'The Autumn House Anthology of Contemporary American Poetry': top-notch
By that special alchemy of language put under pressure, the mundane is made extraordinary
February 22, 2015 12:00 AM
"The Autumn House Anthology of Contemporary American Poetry"
By Kristofer Collins
Here are just a few questions a reader may reasonably ask after reading the new third edition of “The Autumn House Anthology of Contemporary American Poetry”: Are there any poets in the country not currently teaching at a university? Does Tony Hoagland always look as smug as he does in his author photo? How could so many excellent poets have escaped my attention until now? Certainly these were questions this top-notch anthology raised for me.
“THE AUTUMN HOUSE ANTHOLOGY OF CONTEMPORARY POETRY (THIRD EDITION)”
Edited by Michael Simms, Giuliana Certo and Christine Stroud Autumn House Press ($34.95).
Local publishing house Autumn House Press opened its doors in 1998 as a reaction to what I will politely call the “abandon ship mentality” of the major book publishers when it came to contemporary poetry.
The publishing industry was in a state of upheaval at the time, and in an effort to streamline things, a commitment to offering works from the best and most challenging practicing poets was mostly jettisoned.
Smaller publishers such as Autumn House, Ugly Duckling Presse, Nightboat Books and many others operating on flyspeck budgets and a profound love for the writing picked up the sizable slack.
Often the trickiest aspect of an anthology such as this one is the organizing principle. Without a clear methodology for why this poem or poet is represented while other just as worthy writers are not, anthologies can feel chaotic, overbearing, and, at their worst, unintelligble. Not so here.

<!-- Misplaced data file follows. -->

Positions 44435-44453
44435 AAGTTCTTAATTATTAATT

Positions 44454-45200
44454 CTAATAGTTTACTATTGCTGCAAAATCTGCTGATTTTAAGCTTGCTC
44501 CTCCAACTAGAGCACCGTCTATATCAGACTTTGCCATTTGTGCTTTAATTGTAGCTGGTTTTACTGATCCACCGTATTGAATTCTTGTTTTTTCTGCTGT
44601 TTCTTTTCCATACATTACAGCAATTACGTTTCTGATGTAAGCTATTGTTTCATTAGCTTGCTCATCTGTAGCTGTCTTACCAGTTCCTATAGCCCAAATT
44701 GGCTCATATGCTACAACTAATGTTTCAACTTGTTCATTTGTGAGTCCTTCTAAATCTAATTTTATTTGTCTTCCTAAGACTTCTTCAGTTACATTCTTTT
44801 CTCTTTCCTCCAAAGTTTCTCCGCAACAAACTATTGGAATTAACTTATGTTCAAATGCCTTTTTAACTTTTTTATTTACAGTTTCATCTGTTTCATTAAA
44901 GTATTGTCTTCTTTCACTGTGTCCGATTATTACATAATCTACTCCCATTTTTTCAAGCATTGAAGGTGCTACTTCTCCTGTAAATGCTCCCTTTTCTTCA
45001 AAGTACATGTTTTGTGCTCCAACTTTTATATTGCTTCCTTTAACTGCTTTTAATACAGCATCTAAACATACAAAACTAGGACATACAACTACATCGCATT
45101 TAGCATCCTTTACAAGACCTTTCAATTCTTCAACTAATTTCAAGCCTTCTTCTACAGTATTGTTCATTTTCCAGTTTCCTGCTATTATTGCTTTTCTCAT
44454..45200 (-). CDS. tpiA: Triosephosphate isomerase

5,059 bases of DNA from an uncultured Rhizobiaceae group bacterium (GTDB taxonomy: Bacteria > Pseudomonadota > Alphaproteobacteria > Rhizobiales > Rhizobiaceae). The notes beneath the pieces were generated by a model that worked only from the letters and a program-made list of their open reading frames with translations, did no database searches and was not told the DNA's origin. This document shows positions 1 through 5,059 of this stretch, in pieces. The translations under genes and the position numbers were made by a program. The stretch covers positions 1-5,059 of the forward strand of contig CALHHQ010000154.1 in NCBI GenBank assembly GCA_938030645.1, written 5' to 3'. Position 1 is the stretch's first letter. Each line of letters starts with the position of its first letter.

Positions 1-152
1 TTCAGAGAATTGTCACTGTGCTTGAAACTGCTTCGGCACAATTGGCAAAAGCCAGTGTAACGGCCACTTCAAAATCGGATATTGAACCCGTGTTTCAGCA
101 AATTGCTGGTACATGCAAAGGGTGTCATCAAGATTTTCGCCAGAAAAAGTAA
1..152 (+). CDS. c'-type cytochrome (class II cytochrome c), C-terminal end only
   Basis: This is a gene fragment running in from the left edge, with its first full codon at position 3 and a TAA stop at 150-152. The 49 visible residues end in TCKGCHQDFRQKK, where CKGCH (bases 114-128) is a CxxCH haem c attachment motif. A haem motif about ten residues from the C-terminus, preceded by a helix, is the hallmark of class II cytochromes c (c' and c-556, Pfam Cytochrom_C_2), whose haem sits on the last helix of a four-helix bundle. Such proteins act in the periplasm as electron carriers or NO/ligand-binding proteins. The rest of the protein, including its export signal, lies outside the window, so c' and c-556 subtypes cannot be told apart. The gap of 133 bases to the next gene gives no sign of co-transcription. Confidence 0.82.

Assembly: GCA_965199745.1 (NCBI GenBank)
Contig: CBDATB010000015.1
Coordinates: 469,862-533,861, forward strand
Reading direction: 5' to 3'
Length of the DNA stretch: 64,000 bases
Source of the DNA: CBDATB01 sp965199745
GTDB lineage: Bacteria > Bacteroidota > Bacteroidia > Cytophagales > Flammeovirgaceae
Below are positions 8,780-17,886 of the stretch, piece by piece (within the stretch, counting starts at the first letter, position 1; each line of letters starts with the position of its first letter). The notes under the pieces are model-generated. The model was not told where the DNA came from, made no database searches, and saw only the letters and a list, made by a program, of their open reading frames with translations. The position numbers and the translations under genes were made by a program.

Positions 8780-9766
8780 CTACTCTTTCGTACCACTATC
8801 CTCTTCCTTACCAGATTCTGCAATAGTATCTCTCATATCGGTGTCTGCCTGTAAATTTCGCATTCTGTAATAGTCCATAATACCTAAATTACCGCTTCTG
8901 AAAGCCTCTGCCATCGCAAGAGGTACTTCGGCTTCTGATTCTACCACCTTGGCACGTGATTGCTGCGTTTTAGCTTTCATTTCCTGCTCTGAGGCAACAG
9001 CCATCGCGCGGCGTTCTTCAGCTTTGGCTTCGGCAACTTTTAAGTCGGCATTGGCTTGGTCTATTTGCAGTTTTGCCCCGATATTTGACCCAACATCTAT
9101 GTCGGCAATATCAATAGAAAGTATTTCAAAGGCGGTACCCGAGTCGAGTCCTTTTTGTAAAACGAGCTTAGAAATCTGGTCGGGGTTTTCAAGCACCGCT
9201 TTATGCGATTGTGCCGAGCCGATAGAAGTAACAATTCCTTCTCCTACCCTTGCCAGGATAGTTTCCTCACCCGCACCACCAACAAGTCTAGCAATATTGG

The editors, as Michael Simms explains in his foreword, adhere to the idea that “poetry is just like people talking.” This is by no means a new concept, but in practice it does tend to surprise a general public who flash on the antiquated verbal gymnastics of Shakespeare when, if ever, they consider what poems sound like.
This is no knock against Shakespeare, or even against the reader unfamiliar with the everyday speech variety of poetics. It just happens to be a fact that we all had to read and even memorize soliloquies from The Bard back in high school.
That attention to ordinary workaday American speech is what allows this anthology to maneuver readers gracefully through the work of poets as singular as Lucille Clifton, Ed Ochester, Stacey Waite, Li-Young Lee and Philip Levine to name but a few, without the reader ever feeling they are being dragged herky-jerky down some endless potholed street.
But Mr. Simms goes on to insist that, while these poems are built from the words you and I use daily in the most humdrum ways, “It is everyday speech that has something special or amazing about it, something that makes us think, wonder, or marvel.”
Like these erotically charged lines from Ruth L. Schwartz’s “Falling in Love after Forty”
I don’t want you young again, nor me I want every sadness we’ve lived to stand here beside us between the swaying soldiers of dead corn, I want loss rolling around in our mouths where our tongues collide, I want death sitting naked between us lowering its head to lap out our champagne.
or these from Bob Hicock’s wry “Cutting Edge”
I can’t be in the avant garde because I cry when dogs die in movies. Worse, I sniffle if they’re abandoned or hit with even the rolled and tepid discipline of Newsweek.
The refusal to weigh down the lines with showy ornament and 10-cent words allows the language to be quietly revelatory. These poems are sexy and humorous and unabashedly emotional.
Throughout this anthology the reader is confronted with the familiar — family, work, illness, war — and by that special alchemy of language put under pressure, what we call poetry, the mundane is made extraordinary.
Kristofer Collins lives in Stanton Heights. He is the books editor at Pittsburgh Magazine and the manager of Caliban Book Shop.
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